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Posts published in “Day: June 25, 2022”

Aimlessness

rainey

“Where there’s a will, there’s a way”

Just seven words. Seven one-syllable words. Words we’ve heard time and time again in many circumstances. “Where there’s a will, there’s a way.”

For a decade or more, this country has seemed to be “off-course,” drifting aimlessly without direction. Maybe the absence of contemporary “will” has contributed to a national loss of “way.”

Think about it.

In 1941, faced with war on two sides of our circular world, this nation was called to arms by Franklin Roosevelt. He defined a need for national unity and all-out commitment to win two wars. Following that call to arms, we found the “will” and the “way” to win both in less than 48 months. Because the whole nation was focused in a definable undertaking.

In 1961, faced with Soviet successes in space, John Kennedy, following Roosevelt’s path, defined a need for the country, saying this nation would send a man to the moon in the next decade. We found the “will.” And the “way.” Again, national focus.

We did. We found the national “will” to accomplish the seemingly Herculean tasks that had been defined. We got to the moon. And beyond.

When the need was set, the “will” and the “way” followed. Successfully. Orderly. Quickly.

Forget, for a moment, all the national divisions that surround us. Ignore, temporarily, the political battles that have weakened our society. Just consider the American family. How ever it’s constituted in your world.

The pressures of keeping a family together have never been greater. More than half of American families have both parents working. Trying to keep up with the prices of groceries, health care, gas, school needs and dozens of unplanned expenses we all face. Plus, just parenting.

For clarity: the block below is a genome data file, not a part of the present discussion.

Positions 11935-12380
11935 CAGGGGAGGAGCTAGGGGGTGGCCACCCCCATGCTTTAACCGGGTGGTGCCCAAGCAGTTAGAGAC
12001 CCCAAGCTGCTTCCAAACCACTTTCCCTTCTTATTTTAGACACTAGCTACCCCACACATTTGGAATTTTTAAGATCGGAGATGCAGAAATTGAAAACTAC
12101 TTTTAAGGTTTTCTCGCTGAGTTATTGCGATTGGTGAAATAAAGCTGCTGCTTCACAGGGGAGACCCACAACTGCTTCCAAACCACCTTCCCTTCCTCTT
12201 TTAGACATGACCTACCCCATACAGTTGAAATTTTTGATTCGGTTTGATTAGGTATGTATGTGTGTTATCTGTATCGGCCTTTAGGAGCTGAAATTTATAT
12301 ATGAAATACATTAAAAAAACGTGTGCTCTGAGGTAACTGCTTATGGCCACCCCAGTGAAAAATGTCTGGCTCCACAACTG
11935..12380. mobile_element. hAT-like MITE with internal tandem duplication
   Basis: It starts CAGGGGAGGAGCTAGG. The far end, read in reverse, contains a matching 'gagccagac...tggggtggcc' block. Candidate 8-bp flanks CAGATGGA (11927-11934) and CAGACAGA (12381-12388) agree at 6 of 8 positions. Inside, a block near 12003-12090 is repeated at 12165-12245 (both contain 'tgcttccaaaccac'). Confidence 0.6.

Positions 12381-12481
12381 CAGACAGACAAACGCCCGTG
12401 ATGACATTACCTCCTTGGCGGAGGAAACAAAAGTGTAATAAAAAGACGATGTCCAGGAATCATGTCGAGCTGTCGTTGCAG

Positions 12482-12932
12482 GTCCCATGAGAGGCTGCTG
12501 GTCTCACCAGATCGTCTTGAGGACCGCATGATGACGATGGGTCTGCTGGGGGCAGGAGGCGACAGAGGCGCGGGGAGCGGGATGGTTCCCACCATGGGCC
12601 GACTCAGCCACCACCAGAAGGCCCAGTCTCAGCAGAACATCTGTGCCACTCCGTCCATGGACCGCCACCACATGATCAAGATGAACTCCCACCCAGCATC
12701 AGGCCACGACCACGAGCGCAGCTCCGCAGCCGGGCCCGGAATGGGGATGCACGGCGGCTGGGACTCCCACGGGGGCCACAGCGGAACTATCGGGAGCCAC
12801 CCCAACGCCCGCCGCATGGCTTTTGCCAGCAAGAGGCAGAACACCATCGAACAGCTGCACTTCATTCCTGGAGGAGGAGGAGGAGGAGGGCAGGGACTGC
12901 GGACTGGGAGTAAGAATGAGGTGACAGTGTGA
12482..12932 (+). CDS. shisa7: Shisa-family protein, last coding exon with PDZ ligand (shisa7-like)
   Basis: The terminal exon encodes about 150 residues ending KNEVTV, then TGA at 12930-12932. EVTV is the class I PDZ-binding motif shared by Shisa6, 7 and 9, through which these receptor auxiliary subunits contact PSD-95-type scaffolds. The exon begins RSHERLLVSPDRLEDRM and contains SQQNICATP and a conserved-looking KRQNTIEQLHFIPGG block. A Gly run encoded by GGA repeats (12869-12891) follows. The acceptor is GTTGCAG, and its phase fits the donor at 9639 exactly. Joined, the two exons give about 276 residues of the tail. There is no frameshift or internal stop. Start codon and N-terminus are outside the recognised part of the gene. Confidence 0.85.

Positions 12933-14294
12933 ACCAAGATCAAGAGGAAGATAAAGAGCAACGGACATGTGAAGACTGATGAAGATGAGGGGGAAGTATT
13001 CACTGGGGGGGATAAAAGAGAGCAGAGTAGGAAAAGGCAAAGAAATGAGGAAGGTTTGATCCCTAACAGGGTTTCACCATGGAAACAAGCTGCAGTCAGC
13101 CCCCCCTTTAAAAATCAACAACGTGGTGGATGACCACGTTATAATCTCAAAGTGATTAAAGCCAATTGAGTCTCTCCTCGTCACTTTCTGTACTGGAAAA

Many of today’s families are in single-parent households. There, those pressures are even greater as one parent tries to take the place of two while dealing with all those demands. Full time. Then some.

Nearly all of us - parents or not - have our heads down, “pedaling” as fast as we can to keep up with ever increasing demands on our time, our treasure and our talents..

At the national level, the picture seems much the same. Most of those in charge seem to have their “heads down,” trying to do everything in these demanding times to “keep up” as a nation.

Except Congress. Congress - such as it is - is hopelessly divided, producing little in ways to make our lives better. That must change.

The President sits atop a government that seems aimless as we lurch from one crisis to another. Whether it’s rampant inflation to a pandemic to national health emergencies to international calamities to gun massacres to gas prices. Trying to clean up the national mess left by the previous administration and the ever-present, day-to-day multiplying of national demands. There’s no time for leading - for setting a national course - for defining a new national goal.

“National will,” if you will.

And, that’s what seems to be missing. Some sort of national undertaking that involves us all, that unifies us working for a common goal, a goal that defines the “will” so we can be bound together finding the “way.”

Nations that lead - that prosper - almost always have some sort of national direction working at a common undertaking. It’s the sort of inspirational “glue” that binds all in a well-defined task. Like winning a war or two. Like setting goals for space achievement.